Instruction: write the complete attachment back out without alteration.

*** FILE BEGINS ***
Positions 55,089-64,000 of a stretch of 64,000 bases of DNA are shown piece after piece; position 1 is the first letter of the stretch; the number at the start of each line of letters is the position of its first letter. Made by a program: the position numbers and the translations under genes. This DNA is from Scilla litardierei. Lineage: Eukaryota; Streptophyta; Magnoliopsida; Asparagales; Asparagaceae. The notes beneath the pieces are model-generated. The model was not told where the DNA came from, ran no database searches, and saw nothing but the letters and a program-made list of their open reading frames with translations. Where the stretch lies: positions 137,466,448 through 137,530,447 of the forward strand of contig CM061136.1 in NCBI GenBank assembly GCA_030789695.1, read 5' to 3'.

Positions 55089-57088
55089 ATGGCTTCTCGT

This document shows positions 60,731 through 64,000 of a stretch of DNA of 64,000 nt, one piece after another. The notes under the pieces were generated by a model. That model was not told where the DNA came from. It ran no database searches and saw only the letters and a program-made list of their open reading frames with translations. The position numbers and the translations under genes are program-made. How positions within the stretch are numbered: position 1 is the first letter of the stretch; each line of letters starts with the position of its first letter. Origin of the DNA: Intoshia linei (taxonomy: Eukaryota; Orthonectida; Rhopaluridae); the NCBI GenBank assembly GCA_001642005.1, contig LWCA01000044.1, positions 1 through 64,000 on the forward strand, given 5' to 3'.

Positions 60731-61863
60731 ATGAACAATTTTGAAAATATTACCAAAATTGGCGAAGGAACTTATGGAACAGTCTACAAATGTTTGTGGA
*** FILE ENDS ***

Positions 55,089-64,000 of a stretch of 64,000 bases of DNA are shown piece after piece; position 1 is the first letter of the stretch; the number at the start of each line of letters is the position of its first letter. Made by a program: the position numbers and the translations under genes. This DNA is from Scilla litardierei. Lineage: Eukaryota; Streptophyta; Magnoliopsida; Asparagales; Asparagaceae. The notes beneath the pieces are model-generated. The model was not told where the DNA came from, ran no database searches, and saw nothing but the letters and a program-made list of their open reading frames with translations. Where the stretch lies: positions 137,466,448 through 137,530,447 of the forward strand of contig CM061136.1 in NCBI GenBank assembly GCA_030789695.1, read 5' to 3'.

Positions 55089-57088
55089 ATGGCTTCTCGT

This document shows positions 60,731 through 64,000 of a stretch of DNA of 64,000 nt, one piece after another. The notes under the pieces were generated by a model. That model was not told where the DNA came from. It ran no database searches and saw only the letters and a program-made list of their open reading frames with translations. The position numbers and the translations under genes are program-made. How positions within the stretch are numbered: position 1 is the first letter of the stretch; each line of letters starts with the position of its first letter. Origin of the DNA: Intoshia linei (taxonomy: Eukaryota; Orthonectida; Rhopaluridae); the NCBI GenBank assembly GCA_001642005.1, contig LWCA01000044.1, positions 1 through 64,000 on the forward strand, given 5' to 3'.

Positions 60731-61863
60731 ATGAACAATTTTGAAAATATTACCAAAATTGGCGAAGGAACTTATGGAACAGTCTACAAATGTTTGTGGA